For the last week, Dr. Nochetto and I’ve been traveling to the fishing villages to meet with lobster divers from this region, the reason Matias and I are here in the first place. Harvesting divers exist around the world, although it seems to predominate in the tropics. One of the major harvests is the spiny lobster. They certainly collect other things, but lobster seems to be the primary money maker. The Brazilian divers dive similarly to the other two groups we have began to work with, but with a twist again—there is always local adaptation.
In Honduras, the divers dive off of industrial boats with 40 to 60 divers on board, in deplorable conditions, far from shore. In Isla Natividad, the divers work in teams of three, one boat captain, one line tender and one diver per boat. They still dive well beyond any acceptable or established limit, but they represent the more positive end of the spectrum. The divers here in Brazil dive with two divers on a boat, two line tenders and a boat captain. They only have a single compressor between them and only a small propane gas cylinder converted to a volume tank. If the compressor shuts down for any reason, their air supply is extremely limited. And this doesn’t account for completely inadequate filtration, hoses or other equipment. They work for a boat owner who takes half of the profits, but maintains the boat and the equipment. The crew splits the rest of the money—not sure if the divers take more than the tenders.
The problems: these divers are diving for 1 to 3 hours at depths in the 90 to 120 foot range and sometimes much deeper. They have little understanding of the signs and symptoms of decompression sickness and no medical support. While they aren’t diving as remotely as the Honduran divers, the local medical care has no idea how to handle an injured diver, not understanding oxygen first aid or the need for recompression therapy. The director of the public health program in Rio do Fogo told us yesterday that “thank God we’ve never had to use the oxygen.” They should be using oxygen all the time, and definitely any time a diver feels a problem. The only chamber in the area is operated by the Brazilian Navy. They will treat divers, but it doesn’t seem like they like to do it.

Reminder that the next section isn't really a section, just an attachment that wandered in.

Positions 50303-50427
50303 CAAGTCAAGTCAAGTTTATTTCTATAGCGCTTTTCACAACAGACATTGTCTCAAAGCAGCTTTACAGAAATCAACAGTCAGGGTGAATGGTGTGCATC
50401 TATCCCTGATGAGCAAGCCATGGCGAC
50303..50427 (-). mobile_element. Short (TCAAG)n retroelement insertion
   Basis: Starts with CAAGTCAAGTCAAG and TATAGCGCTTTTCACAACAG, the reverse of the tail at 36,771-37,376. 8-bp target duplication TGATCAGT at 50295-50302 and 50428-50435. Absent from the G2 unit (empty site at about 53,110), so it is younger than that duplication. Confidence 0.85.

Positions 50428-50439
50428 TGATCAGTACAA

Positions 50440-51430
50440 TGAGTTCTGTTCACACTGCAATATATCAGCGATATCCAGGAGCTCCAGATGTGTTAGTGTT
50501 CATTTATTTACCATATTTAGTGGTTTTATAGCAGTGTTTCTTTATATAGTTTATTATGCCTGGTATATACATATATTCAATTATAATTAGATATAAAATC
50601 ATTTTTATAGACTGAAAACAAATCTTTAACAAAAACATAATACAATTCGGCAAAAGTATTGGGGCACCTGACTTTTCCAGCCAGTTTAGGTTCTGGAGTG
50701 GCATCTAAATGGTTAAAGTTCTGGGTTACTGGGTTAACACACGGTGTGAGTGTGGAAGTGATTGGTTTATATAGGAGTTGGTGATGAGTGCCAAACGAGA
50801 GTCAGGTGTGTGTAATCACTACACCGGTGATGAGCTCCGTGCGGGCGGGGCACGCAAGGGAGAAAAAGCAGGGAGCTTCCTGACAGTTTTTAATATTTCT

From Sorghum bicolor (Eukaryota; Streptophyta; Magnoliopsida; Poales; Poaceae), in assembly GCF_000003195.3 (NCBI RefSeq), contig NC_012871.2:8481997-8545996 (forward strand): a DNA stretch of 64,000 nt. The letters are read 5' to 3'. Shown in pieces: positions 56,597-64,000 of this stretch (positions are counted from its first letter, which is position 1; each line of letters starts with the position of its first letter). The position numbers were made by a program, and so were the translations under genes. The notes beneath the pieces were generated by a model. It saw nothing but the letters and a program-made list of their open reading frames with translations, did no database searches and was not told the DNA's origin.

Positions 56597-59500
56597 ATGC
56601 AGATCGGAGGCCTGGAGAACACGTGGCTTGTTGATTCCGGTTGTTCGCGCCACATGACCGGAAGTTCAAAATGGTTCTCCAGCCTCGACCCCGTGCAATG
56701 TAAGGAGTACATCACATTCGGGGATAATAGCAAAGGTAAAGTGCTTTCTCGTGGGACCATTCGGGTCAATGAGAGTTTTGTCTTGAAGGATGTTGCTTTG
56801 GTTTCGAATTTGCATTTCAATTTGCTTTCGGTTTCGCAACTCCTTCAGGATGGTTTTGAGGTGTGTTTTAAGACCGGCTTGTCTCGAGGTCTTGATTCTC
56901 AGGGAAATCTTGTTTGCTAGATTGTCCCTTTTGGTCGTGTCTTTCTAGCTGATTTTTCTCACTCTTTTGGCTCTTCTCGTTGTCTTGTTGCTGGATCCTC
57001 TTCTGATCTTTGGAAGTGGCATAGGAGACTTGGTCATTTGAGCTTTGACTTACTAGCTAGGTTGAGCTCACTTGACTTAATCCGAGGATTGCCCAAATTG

The secondary problem here is the overharvesting of the reefs. These men are cleaning out the ocean bottom of viable lobster. In some places, the divers take undersized lobster and females with eggs. The depletion of the resources, and this is true in all cases of Harvesting Divers, is causing them to dive deeper and deeper, putting themselves are greater risk.
An unusual twist to the lobster diving here in Brazil, it is against the law to hunt for fish with spear guns or collect lobster using compressed air. But, once the divers have collected the lobster and brought them to shore, it is not against the law to keep these lobster. The only way authorities can enforce the law is if they catch the divers in the water with fish and lobster in their hands. We’ve had several discussions about the creation system like is done with Brazilian wood to certify that the wood as harvested in a responsible legal manner. Any restaurant caught serving lobster that was caught using these unsafe and exploitative means would be fined.
Sergio Viegas, the director of DAN Brasil, is looking to establish a simplified training program here to educate the divers to better understand the signs and symptoms of decompression sickness. He also wants to educate the medical community on how to care for divers when they are injured. Whether the idea of fines for restaurants is the best approach or not, no one knows. What is certain, though, is that there are no simple answers and it will take involvement from many different groups to correct this problem—environmental organizations, the government, healthcare providers and DAN.
For more information, check the recent National Geographic highlight.